For template handling, we have chosen Yeoman in light of its simplicity. This tool automates the build process and their dependencies with a focus for web applications. This tool facilitates the integration of both static and generated parts of the project and we can scale the project build process without increasing the complexity.

Selecting an Angular Starter Kit to Take Advantage of Templating

We have selected the famous Angular Webpack Starter as our boilerplate for templating. The people behind this project are doing a great job and Angular Webpack Starter has an initial setup that combines the best libraries that work together. The base app template of our generator is built with this starter kit and will make our life easier, giving us more time to spend on issues with more complexity.

Writing the DSL Code with Best Practices

Writing the initial app generator code is not so easy. A Minimum Value Product (MVP) in our initial scenario brought a couple of JavaScript template classes which were orchestrated by the Yeoman Template. These JavaScript templates classes were dealt with by domain classes, which implemented some visitor functions in order to find a reference in the abstract tree and insert the piece of code.

  Figure 6. Template of a Component handled with Recast and ast-types

In Figure 6, for example, the Constructor Domain Class should search the default constructor of the template by a specific visitor and then insert the functionalities (variable declaration, instantiation, references, etc). In the next example, there is a visitor function.

Figure 7. Ast-type visitor for constructor declaration

We could imagine that a large application with many templates and components would result in a performance drawback. Those problems would degrade the Node JS Virtual Machine, because the navigation in the abstract tree has a strong cost of processing and memory utilization. A natural evolution would replace visitor functions with a more elegant and fashioned domain that we called Angular Tree Domain (ATD).

This ATD is basically an architectural concept to isolate complexity and make transparent functionalities of Angular components (both HTML template and JS Component) fluent to the generator, as described in the following figure.

Figure 5. Angular Source Code Architecture

Figure 5 shows  the general architecture of an Angular application generator.

Angular Application Generator

This is the entry point of the application and it is responsible for reading Metadata and transforming them into technical data supplied to the ATD. We will not detail this part of the application, but only give a small overview. The components are:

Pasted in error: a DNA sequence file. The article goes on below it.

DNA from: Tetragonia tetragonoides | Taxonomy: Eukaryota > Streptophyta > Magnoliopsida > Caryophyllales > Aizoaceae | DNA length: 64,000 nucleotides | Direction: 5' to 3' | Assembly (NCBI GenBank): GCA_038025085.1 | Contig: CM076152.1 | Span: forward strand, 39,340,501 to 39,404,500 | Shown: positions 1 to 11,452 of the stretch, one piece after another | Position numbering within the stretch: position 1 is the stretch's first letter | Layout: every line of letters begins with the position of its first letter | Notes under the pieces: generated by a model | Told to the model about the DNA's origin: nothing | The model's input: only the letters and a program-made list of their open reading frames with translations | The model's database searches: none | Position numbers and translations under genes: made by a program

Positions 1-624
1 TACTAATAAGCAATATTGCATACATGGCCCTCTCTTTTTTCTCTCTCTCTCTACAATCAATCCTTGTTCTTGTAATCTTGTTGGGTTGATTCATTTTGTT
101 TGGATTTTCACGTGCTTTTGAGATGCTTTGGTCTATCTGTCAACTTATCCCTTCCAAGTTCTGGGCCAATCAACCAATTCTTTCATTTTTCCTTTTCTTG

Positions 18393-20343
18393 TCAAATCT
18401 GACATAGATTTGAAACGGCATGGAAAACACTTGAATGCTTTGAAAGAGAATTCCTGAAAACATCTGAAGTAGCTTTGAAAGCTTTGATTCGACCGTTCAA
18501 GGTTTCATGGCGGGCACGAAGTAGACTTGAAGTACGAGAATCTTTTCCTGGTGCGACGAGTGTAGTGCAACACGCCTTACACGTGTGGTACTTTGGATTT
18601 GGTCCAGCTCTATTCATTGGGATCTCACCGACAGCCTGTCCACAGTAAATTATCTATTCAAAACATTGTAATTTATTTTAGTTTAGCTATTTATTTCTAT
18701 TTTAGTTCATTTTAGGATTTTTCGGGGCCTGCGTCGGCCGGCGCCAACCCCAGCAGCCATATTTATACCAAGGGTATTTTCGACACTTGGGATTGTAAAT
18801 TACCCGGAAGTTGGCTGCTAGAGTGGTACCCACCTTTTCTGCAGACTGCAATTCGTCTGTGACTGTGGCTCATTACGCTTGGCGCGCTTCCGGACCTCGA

• Metadata XML/JSON Input - File that describe in high level information the modules of the systems;
  • Application Rules Transformer -  Responsible to read XML metadata with meaningful application rules and transform them in a in-memory database of Angular modules;
  • Module Data - In-memory database with modules. These modules are system module objects that describe their form fields with components and dependencies;

Angular Tree Domain (ATD)

This is the most important component of the architecture. The ATD is the system domain and contains the core DSL builders for a Angular application construction. These DSLs are processed and orchestrated by the by the Angular Module Orchestrator.

Angular Module Orchestrator

This module is a simple Yeoman generator and it is responsible to connect different components and orchestrate their executions. There are a set of ordered Processors that are executed in a Chain of Responsibility processor implementation. These processors are tasks that take care of each part of application, such as Angular components and templates, model, SASS files and menu system update. We won’t go into detail on this module, but we will introduce the two most important components used by the processors:

  • Angular Template - A fluent API of objects responsible to generate HTML source code;
  • Angular Component - A fluent API of objects responsible to generate JavaScript source code.

The fluent Angular Component API is divided into 3 essential parts, which will be detailed as follows.

DSL Builders

The DSL Builders are a set of high-level builders (based on DSL patterns) that handle each important part of a JavaScript component’s construction. At this angle, most of Angular developers would be encouraged to develop using this high-level implementation, which would be helpful in the creation of new components to the generator.

The granularity of the builders increases according its responsibility in the tree parsing. For example, an Angular Component Builder has a root granularity because it is the entry point and through a composition of builders the whole code is generated. The Class Builder has a lower granularity and doesn’t know anything about the Angular Component Builder, which is at the top of tree.